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9 Ways to Call a Function in Python

How to call a function in Python?


1. Directly Function Call

This is the simplest and most intuitive way:

def test():
    print("This is a test")
test()

2. Use partial() Function

In the built-in library of functools, there is a partial method dedicated to generating partial functions.

def power(x, n):
    s = 1
    while n > 0:
        n = n - 1
        s = s * x
    return s

from functools import partial

power_2 = partial(power, n=2)
power_2(3)  # output: 9
power_2(4)  # output: 16

3. Use eval()

If you need to execute the function dynamically, you can use eval + string to execute the function.

# demo.pyimport sys

def pre_task():
    print("running pre_task")

def task():
    print("running task")

def post_task():
    print("running post_task")

argvs = sys.argv[1:]

for action in argvs:
    eval(action)()

To execute:

$ python demo.py pre_task task post_task
running pre_task
running task
running post_task

4. Use getattr()

If you put all the functions in the class and define them as static methods, you can use getattr() to get and call them.

import sys

class Task:
    @staticmethod
    def pre_task():
        print("running pre_task")

    @staticmethod
    def task():
        print("running task")

    @staticmethod
    def post_task():
        print("running post_task")

argvs = sys.argv[1:]

task = Task()

for action in argvs:
    func = getattr(task, action)
    func()

5. Use dict()

We all know that the object has a __dict__()magic method, it stores the properties and methods of any object. For example:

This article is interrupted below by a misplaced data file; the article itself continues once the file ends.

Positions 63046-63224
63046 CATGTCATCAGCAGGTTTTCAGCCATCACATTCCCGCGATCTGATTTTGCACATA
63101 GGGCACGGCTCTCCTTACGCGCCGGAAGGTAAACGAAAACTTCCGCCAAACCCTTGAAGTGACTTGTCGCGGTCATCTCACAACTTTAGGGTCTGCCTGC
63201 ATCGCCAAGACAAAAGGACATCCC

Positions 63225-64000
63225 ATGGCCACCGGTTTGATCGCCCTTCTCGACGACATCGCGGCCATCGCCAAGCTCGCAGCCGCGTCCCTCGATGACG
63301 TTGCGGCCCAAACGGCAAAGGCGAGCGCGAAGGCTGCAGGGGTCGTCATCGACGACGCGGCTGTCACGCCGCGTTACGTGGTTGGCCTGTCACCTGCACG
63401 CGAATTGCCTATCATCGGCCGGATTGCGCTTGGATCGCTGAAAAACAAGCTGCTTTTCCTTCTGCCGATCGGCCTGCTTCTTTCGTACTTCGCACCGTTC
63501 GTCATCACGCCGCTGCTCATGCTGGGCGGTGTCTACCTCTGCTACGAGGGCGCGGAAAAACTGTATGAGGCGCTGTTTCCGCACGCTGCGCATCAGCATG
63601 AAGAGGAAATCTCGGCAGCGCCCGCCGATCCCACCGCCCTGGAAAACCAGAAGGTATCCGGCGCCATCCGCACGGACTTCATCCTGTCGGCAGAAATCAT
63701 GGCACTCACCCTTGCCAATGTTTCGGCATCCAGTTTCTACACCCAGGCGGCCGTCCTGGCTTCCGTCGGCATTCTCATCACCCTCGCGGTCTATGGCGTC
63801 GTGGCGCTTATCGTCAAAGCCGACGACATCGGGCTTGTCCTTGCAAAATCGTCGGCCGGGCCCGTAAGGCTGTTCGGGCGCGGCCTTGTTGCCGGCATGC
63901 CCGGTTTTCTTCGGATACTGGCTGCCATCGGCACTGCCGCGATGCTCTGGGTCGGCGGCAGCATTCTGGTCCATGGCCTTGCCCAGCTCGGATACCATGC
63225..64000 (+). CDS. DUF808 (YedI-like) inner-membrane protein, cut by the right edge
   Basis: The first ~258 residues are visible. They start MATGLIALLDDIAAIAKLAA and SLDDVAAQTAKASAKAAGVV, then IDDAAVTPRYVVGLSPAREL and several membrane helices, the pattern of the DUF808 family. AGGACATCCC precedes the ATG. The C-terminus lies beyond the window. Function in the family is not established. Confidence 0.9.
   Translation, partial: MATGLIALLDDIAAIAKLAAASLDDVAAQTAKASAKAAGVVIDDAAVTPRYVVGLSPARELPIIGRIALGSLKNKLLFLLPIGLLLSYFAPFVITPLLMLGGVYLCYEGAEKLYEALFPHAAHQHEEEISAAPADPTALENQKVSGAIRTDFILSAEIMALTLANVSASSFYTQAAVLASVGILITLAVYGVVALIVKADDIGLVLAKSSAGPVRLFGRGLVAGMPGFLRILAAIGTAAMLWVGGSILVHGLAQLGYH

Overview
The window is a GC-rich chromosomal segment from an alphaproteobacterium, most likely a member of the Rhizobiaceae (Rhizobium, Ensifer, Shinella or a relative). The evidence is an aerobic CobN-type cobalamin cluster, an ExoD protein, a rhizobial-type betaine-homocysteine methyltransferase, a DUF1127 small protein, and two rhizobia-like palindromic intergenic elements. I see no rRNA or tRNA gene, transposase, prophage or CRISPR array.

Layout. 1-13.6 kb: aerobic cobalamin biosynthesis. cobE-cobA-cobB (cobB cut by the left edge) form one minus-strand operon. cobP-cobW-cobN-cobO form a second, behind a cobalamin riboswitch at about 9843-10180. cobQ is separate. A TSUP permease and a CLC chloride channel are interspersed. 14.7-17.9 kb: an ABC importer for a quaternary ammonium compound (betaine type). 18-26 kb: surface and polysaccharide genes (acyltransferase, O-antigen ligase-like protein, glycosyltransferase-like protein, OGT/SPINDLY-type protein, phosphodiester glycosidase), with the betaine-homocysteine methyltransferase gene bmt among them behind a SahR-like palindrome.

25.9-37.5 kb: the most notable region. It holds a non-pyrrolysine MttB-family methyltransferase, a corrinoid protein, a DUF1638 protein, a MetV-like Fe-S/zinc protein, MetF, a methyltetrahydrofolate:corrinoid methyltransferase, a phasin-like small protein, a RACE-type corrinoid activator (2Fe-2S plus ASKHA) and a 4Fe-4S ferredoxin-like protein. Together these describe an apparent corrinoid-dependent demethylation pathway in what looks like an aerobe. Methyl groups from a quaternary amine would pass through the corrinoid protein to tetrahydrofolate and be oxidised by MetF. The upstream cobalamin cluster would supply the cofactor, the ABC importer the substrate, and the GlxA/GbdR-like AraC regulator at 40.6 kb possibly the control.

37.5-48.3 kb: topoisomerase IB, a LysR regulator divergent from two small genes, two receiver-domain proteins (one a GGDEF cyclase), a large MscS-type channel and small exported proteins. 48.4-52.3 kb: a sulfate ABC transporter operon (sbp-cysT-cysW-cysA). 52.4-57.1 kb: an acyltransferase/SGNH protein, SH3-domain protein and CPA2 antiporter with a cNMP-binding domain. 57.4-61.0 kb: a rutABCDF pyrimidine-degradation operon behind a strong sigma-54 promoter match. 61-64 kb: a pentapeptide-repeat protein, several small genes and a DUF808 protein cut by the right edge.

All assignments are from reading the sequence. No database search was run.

You can call class method use __dict__.get :

import sys

class Task:
    @staticmethod
    def pre_task():
        print("running pre_task")

func = Task.__dict__.get("pre_task")
func.__func__()

# Output
$ python /tmp/demo.py
running pre_task

6. Use global()

import sys

def pre_task():
    print("running pre_task")

def task():
    print("running task")

def post_task():
    print("running post_task")

argvs = sys.argv[1:]

for action in argvs:
    globals().get(action)()

# Output
$ python /tmp/demo.py pre_task task post_task
running pre_task
running task
running post_task

7. Compile and Run From Text

You can define your function in a string, and use the compile function to compile it into byte code, and then used exec to execute it.

pre_task = """
print("running pre_task")
"""
exec(compile(pre_task, '', 'exec'))# Or from a text file
with open('source.txt') as f:
    source = f.read()
    exec(compile(source, 'source.txt', 'exec'))

8. Use attrgetter()

In the built-in library of operator, there is a method for obtaining attributes, called attrgetter, execute after obtaining the function.

from operator import attrgetter

class People:
    def speak(self, dest):
        print("Hello, %s" %dest)

p = People()
caller = attrgetter("speak")
caller(p)("Tony")

# Output
$ python /tmp/demo.py
Hello, Tony

9. Use methodcaller()

There is also a methodcaller method in operator :

from operator import methodcaller

class People:
    def speak(self, dest):
        print("Hello, %s" %dest)

caller = methodcaller("speak", "Tony")
p = People()
caller(p)

# Output
$ python /tmp/demo.py
Hello, Tony

And these are the nine ways in which a function can be called in Python.

Thank you for reading.




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